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The Party Line is dedicated to examining regional issues and policies through the figures who give shape to them. These are critical, complex, and even downright confusing times we live in. There’s a lot to navigate nationally and in the Carolinas; whether it’s elections, debates on gay marriage, public school closings, or tax incentives for economic development. The Party Line’s goal is to offer a provocative, intelligent look at the issues and players behind the action; a view that ultimately offers the necessary insight for Carolina voters to hold public servants more accountable.

Candidates' Spending Spree Could Get Tiresome


Both the Romney and Obama campaigns raked in substantial amounts of money for May. For Obama, it was $60 million, while Romney and the Republicans were able to collect more than $76 million, the first time the GOP had topped the president and the Democrats in fundraising.

A constant question asked when we talk about money is, where does it all go? According to the Center for Responsive Politics, 2008’s presidential contest saw $1.6 billion spent; 39 percent, or $653 million, went to media costs, which included broadcast, internet, and print, along with media consultants and “miscellaneous” media. 

The second largest percentage (31 percent, or $522.4 million) went to administrative costs, such as salaries and benefits, travel, postage and shipping, rent, supplies, equipment, and other daily expenses. 

So far, the Center for Responsive Politics reports that $91.2 million has gone to media expenditures for the 2012 presidential campaign, with only administrative costs ($123.2 million) seeing a bigger part of the expenditures.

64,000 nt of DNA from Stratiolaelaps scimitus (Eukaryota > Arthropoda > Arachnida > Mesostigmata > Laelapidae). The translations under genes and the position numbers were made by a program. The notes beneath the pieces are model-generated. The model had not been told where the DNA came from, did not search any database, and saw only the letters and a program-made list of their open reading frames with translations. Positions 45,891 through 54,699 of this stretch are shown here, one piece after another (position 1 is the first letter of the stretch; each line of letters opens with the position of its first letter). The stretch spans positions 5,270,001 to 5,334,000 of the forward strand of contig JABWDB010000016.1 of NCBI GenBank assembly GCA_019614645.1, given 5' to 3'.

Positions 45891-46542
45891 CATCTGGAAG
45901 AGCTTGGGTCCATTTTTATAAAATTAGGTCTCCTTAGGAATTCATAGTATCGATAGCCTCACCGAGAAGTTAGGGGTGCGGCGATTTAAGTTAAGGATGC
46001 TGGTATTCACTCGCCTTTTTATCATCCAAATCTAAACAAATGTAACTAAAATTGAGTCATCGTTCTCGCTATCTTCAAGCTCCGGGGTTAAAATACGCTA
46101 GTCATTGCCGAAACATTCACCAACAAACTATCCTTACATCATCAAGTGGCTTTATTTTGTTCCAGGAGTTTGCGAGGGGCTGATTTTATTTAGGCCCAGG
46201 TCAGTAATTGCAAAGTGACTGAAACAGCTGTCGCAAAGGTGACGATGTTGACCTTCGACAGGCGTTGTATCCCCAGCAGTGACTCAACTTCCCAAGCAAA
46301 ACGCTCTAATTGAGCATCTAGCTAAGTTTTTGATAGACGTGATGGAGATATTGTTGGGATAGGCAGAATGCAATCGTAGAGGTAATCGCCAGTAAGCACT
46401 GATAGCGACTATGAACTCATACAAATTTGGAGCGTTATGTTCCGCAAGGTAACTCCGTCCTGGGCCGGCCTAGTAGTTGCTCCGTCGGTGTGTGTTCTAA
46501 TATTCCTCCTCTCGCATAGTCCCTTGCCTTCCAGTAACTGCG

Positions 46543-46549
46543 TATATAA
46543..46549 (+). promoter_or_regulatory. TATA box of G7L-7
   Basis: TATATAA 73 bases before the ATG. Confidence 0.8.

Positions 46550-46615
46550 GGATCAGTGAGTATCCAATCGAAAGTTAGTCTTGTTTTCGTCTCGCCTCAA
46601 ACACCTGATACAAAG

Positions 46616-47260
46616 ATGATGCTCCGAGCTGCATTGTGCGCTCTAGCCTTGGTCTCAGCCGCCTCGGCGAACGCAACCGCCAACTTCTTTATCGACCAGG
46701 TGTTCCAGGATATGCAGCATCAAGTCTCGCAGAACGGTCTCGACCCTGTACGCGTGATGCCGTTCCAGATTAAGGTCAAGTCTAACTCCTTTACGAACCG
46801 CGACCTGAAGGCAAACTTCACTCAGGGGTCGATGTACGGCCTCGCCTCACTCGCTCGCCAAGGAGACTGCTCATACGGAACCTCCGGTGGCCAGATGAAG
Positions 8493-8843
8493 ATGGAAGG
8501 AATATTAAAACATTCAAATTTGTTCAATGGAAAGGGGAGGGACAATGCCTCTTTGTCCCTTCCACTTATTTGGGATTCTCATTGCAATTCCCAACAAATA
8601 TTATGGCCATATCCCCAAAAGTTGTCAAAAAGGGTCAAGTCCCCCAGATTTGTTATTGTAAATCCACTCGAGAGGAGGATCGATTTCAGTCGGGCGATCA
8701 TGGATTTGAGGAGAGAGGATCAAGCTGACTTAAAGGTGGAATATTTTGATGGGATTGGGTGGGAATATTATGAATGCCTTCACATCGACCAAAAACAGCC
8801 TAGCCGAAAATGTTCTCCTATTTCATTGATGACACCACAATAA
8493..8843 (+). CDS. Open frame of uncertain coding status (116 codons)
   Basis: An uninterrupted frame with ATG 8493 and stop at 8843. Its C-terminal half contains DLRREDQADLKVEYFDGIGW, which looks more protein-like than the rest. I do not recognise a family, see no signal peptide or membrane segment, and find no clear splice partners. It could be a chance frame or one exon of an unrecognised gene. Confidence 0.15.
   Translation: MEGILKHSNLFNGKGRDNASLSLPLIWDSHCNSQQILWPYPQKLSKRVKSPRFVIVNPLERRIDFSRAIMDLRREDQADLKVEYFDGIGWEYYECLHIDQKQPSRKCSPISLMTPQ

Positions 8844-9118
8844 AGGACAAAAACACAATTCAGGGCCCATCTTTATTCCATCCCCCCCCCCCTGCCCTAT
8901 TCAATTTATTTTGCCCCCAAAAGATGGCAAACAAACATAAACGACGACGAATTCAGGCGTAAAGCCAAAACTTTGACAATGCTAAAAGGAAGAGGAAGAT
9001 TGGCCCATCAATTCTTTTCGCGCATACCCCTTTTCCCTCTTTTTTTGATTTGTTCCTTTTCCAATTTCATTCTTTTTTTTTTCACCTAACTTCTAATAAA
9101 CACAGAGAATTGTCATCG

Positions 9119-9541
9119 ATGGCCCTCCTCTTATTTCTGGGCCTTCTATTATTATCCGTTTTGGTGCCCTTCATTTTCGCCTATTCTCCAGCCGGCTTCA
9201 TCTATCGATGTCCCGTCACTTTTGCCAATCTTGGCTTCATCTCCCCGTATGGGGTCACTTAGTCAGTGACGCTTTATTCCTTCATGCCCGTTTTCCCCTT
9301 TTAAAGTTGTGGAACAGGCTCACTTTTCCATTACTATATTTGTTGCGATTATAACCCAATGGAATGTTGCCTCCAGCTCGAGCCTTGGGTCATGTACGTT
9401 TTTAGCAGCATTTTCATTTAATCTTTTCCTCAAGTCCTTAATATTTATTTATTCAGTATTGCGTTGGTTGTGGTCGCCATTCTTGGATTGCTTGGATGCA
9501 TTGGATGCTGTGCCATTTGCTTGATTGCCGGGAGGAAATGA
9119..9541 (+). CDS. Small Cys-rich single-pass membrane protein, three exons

$91.2 million may seem like a lot for battling on the air, but consider a battleground state like North Carolina and the challenges the Obama and Romney campaigns will face in conducting their advertising campaign.

Stretching from Manteo on the coast to Murphy in the mountains, North Carolina covers 474 miles and 10 different media markets.  The below map gives some idea of the different markets that cover the state: SEE ABOVE


While the most notable markets — Charlotte, Raleigh-Durham, and the Triad — cover a substantial part of the state, it is also out-of-state markets that candidates have to advertise in to reach Tar Heel voters.

For example, to cover most of the mountains, candidates have to go to Greenville and Spartanburg in the upstate of South Carolina.  In the northeastern corner of the state, candidates go into the Norfolk, Virginia, market to reach those voters.

In recent analyses of the hottest TV markets (based on advertising points and also expenditures) for the presidential contest, five North Carolina markets — both in-state and out-of-state — made the list out of the top eleven:

  1. Norfolk-Portsmouth, VA
  2. Columbus, OH
  3. Cedar Rapids, IA
  4. Roanoke-Lynchburg, VA
  5. Charlotte, NC
  6. Richmond, VA
  7. Greensboro-High Point, NC
  8. Cincinnati, OH
  9. Des Moines, IA
  10. Greenville-Spartanburg, SC
  11. Raleigh-Durham, NC

To see the money rolling into these media markets this early reminds me of what happens with Christmas advertising — we start to see Santa well before Halloween nowadays.  With the traditionally accepted start of the general campaign starting on Labor Day, we shouldn’t be surprised that candidates are coming out with their own versions of tricks and treats for the voters.
The question is: will we be sick and scared of their candy by the time Halloween rolls around?